22. Weekender-list

    Not that you need to be quiet for this showstopper; if the Weekender was a film, it’d most likely be the grotesque, just-about-legal but nonetheless strange story of a desert island. It’s lorded over by a tyrannical prince clad from head to toe in purple velvet who was incapable of walking three steps without doing the Macarena. He wouldn’t be the only weirdo on the island though, no sir; he’d be accompanied at all times by an a cappella choir of singing and dancing monkeys who happily joined him in his choreography.

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    What a TREAT we have here! Ninja Tune artist and DJ Slugabed is here to make your Friday 88.8% better with a fun mix to get you through the last few hours of the week. Slugabed is the man behind south London-based label Activia Benz and has been DJing around the world for many a year.

  24. Glaserlist

    We adore this article from NYT’s T Magazine today, in which a heap of creatives sing hallelujah for old school artistic tools, with brilliant illustrations to boot.

  25. Mt101top

    There’s some schadenfreude at play in Masami Tsukishima’s illustrations. His series Life Of A Salesman follows lonely suited blokes trudging to and from work, talking on their phones and lugging their suitcases. I like how he plays with the angles of his illustrations; life is literally an uphill struggle for some of these poor office drones, as they plod along lanes slanting up and away from them. There’s also some sort of alternate universe in the series, where trains go up in flames and spread-eagled salesmen fall through the sky and run away from looming giant iPhones. One second the salesmen are sedately reading their emails, the next everything has spiralled out of control. The sentiment is a tongue-in-cheek 21st century Japanese rendering of “Slough”. I’m guessing Masami Tsukishima doesn’t wear a suit to work.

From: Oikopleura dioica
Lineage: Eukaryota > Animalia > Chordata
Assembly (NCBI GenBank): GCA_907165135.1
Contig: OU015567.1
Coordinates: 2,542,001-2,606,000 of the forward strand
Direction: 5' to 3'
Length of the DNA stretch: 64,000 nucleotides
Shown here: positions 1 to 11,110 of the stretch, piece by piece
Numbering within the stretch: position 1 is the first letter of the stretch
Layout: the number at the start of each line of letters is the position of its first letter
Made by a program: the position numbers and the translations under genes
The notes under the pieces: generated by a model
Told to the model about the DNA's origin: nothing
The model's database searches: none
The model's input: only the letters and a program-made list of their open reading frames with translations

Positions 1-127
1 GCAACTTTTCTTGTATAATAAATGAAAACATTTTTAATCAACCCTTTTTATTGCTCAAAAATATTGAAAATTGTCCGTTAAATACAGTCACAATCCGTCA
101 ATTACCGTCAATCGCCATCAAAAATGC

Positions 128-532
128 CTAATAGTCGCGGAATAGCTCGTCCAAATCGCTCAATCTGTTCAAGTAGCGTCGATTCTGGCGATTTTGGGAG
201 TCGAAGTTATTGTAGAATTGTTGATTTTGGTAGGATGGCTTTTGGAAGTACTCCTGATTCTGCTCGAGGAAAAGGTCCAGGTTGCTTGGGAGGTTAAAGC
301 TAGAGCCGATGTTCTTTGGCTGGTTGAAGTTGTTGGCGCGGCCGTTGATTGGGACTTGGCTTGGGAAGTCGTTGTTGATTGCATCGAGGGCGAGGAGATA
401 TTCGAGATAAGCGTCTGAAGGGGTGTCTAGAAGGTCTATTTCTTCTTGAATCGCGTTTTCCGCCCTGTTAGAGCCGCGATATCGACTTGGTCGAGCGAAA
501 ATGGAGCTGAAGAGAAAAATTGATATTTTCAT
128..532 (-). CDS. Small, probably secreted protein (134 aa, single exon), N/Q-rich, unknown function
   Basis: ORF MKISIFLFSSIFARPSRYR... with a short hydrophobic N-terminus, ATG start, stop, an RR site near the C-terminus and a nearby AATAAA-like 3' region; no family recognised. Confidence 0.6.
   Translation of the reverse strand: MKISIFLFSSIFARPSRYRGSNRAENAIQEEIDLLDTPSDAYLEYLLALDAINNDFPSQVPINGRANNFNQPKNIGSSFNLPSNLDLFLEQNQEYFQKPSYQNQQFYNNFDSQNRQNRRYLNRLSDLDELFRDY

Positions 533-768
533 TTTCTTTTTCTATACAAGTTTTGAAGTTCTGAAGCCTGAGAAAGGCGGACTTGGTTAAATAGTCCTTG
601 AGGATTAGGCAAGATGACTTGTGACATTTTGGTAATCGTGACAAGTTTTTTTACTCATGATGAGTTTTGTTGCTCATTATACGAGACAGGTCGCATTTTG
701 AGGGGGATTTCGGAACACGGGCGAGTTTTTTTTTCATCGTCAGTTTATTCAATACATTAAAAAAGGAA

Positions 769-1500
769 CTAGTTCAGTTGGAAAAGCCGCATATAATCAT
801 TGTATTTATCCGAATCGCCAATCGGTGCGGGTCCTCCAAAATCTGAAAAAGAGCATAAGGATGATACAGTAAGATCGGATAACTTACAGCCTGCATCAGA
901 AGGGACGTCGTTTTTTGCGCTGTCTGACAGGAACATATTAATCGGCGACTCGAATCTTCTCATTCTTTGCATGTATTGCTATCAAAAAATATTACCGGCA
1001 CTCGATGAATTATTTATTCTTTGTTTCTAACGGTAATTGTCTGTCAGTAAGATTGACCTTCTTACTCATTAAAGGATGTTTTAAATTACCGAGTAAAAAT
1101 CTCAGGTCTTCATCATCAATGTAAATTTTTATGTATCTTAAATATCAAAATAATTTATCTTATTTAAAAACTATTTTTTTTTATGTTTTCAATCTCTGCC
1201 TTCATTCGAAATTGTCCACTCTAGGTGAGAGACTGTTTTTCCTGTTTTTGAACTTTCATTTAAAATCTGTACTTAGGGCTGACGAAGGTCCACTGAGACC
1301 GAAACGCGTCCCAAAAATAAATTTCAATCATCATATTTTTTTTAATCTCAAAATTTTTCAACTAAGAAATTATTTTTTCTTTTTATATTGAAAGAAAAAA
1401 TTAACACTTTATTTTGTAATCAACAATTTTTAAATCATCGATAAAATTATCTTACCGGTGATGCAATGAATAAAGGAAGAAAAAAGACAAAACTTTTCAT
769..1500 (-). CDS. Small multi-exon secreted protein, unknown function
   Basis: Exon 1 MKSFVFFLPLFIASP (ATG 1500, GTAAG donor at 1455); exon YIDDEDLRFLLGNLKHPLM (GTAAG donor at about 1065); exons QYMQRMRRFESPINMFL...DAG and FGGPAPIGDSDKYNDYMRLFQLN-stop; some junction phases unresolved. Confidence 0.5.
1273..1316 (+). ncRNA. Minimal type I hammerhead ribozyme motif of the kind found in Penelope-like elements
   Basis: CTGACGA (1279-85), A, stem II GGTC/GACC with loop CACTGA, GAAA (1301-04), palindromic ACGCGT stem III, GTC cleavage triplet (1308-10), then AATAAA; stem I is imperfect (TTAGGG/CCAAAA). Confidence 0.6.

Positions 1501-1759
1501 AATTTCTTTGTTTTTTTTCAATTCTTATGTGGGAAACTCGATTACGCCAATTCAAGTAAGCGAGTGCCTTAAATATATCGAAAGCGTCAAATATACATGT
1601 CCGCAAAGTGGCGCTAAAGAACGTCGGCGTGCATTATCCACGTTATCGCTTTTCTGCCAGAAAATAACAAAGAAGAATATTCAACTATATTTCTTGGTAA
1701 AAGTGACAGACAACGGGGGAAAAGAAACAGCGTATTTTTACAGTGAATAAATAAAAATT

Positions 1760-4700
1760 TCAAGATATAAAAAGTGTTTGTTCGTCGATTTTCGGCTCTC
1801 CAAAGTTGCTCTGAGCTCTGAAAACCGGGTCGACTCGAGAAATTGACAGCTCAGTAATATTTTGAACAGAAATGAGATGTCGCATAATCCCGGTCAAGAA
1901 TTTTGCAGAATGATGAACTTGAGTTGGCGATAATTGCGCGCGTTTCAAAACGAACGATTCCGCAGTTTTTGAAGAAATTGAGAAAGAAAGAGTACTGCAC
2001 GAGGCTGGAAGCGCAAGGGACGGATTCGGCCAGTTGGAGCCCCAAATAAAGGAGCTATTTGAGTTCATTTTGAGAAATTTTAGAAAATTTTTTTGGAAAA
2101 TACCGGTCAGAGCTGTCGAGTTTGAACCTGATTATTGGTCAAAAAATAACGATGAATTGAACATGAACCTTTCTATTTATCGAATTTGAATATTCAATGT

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    Here at It’s Nice That we spend an awful lot of time talking about, thinking about and writing about creatives but ultimately we don’t get too many chances to really see what goes on in their day-to-day working lives…until now. Our new collaboration with super-cool eyewear brand Ace & Tate is taking us inside the studios, and inside the minds, of a host of some of our favourite creatives.

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    When Rapha launched their brand ten years ago they did it with an exhibition on cycling history and a book that documented some of the greatest stars and stories of competitive road racing. The book showed candid shots of legendary riders like Fausto Coppi hanging out in his pyjamas and Bernard Hinault in a grump on the train, exposing these famous gents out of the saddle, carrying on like normal human beings. To celbrate their tenth anniversary Rapha have re-printed and re-released the book (no long out of print) upping the print and finish quality in the process. The results, we think you’ll agree, look pretty spectacular!